The legendary Azeri magazine.
Slavs and Tatars presents "Molla Nasreddin: the magazine that would've, could've, should've." It features a selection of the most iconic covers, illustrations and caricatures from the legendary Azeri satirical periodical of the early 20th century, "Molla Nasreddin." The most important publication of its kind, "Molla Nasreddin" was read across the Muslim world from Morocco to Iran, addressing issues whose relevance has not abated, such as women's rights, the Latinization of the alphabet, Western imperial powers, creeping socialism from Russia in the north, and growing Islamism from Iran in the south. "Molla Nasreddin" not only contributed to a crucial understanding of national identity in the case study of the complexity called the Caucasus, but offered a momentous example of the powers of the press both then and today.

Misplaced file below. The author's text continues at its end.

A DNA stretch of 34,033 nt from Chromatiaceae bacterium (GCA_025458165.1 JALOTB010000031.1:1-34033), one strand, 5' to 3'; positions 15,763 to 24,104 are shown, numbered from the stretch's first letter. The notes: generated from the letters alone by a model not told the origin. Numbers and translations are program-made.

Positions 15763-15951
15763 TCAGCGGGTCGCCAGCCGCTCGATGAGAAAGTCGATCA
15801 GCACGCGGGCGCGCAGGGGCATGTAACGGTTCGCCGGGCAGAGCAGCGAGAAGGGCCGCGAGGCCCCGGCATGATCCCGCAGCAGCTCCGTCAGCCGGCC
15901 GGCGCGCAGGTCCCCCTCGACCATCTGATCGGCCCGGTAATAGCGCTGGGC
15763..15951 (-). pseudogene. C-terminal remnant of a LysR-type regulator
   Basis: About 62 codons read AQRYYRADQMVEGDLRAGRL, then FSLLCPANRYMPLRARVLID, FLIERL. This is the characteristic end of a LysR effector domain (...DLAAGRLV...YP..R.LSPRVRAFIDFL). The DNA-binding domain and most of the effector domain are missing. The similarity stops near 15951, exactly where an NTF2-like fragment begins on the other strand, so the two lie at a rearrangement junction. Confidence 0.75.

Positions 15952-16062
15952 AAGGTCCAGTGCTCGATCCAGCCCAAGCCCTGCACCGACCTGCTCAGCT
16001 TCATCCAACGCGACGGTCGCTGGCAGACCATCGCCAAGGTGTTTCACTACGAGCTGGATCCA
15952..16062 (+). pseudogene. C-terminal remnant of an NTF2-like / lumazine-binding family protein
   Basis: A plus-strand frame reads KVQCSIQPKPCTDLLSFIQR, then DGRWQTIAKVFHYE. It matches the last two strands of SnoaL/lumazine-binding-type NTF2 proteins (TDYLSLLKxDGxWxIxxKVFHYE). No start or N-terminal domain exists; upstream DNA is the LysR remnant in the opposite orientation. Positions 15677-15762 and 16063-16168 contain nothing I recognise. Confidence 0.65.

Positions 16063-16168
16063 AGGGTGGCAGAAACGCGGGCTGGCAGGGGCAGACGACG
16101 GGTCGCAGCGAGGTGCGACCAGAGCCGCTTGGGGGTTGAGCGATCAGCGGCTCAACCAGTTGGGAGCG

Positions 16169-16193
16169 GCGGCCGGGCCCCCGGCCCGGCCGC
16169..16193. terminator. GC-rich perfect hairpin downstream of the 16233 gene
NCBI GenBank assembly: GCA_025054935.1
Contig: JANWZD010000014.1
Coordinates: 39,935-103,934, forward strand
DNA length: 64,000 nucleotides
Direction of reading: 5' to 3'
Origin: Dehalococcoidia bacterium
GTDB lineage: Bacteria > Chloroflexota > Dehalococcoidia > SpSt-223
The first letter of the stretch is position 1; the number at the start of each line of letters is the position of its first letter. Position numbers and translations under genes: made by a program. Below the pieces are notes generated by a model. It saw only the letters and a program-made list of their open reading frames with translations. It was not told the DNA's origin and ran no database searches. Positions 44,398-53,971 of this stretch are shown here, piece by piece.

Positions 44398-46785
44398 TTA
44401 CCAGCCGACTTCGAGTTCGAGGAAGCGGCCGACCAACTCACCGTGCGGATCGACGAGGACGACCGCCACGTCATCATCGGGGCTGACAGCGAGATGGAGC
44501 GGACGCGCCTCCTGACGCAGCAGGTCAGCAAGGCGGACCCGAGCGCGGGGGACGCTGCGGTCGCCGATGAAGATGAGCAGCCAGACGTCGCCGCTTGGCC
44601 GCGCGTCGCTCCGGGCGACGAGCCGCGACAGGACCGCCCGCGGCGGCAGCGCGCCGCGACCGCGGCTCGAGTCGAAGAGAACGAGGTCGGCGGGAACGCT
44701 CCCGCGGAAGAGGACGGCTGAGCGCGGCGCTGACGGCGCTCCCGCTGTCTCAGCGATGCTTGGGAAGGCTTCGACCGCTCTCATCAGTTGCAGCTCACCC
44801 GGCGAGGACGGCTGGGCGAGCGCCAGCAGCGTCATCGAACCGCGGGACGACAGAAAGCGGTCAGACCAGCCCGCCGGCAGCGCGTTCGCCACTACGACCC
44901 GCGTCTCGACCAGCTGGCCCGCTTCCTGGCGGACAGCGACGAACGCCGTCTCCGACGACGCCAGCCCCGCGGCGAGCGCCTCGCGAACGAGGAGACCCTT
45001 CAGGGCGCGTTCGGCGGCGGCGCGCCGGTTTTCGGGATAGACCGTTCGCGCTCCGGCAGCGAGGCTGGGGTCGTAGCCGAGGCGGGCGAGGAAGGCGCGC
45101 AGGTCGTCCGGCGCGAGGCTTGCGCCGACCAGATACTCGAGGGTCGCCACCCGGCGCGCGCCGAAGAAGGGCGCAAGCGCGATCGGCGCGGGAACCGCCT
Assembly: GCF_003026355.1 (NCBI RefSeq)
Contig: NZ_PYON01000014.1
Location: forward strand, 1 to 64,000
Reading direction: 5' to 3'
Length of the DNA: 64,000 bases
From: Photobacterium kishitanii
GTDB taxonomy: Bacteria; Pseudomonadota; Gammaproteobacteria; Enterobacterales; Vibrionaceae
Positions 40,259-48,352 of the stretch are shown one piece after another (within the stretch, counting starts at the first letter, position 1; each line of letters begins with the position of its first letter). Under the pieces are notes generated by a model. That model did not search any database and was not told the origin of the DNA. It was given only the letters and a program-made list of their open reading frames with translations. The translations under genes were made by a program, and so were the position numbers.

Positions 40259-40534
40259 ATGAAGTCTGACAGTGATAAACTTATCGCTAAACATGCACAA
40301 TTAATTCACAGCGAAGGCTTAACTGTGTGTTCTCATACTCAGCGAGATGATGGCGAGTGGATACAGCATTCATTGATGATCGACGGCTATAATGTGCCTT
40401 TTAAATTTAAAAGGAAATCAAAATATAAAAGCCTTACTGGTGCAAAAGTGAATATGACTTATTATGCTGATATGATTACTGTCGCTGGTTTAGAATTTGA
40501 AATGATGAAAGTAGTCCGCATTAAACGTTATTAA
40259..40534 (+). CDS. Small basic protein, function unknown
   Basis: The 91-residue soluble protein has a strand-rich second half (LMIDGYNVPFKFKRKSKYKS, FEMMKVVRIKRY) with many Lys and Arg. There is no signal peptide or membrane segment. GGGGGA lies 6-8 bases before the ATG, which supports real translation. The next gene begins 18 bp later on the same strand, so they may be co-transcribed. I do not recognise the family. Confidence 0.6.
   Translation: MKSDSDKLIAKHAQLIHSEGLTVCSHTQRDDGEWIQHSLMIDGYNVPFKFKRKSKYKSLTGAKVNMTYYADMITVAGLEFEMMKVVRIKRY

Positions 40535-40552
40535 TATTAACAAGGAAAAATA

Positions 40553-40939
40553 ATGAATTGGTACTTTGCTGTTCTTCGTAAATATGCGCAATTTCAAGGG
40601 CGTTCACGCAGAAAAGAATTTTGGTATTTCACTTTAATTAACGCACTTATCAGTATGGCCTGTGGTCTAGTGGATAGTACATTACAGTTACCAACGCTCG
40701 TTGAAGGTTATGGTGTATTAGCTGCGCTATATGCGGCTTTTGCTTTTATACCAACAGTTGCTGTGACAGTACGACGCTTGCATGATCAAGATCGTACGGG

Slavs and Tatars is a faction of polemics and intimacies devoted to an area east of the former Berlin Wall and west of the Great Wall of China known as Eurasia. The collective's work spans several media, disciplines, and a broad spectrum of cultural registers (high and low) focusing on an oft-forgotten sphere of influence between Slavs, Caucasians and Central Asians.
Slavs and Tatars has published Kidnapping Mountains
(Book Works, 2009), a celebration of complexity in the Caucasus, Love Me, Love Me Not: Changed Names
(onestar press, 2010) and are currently preparing solo engagements at Vienna's Secession, Museum of Modern Art, New York and Künstlerhaus Stuttgart.
See also CRACK UP – CRACK DOWN – The 33rd Ljubljana Biennial of Graphic Arts
(edited by Slavs and Tatars).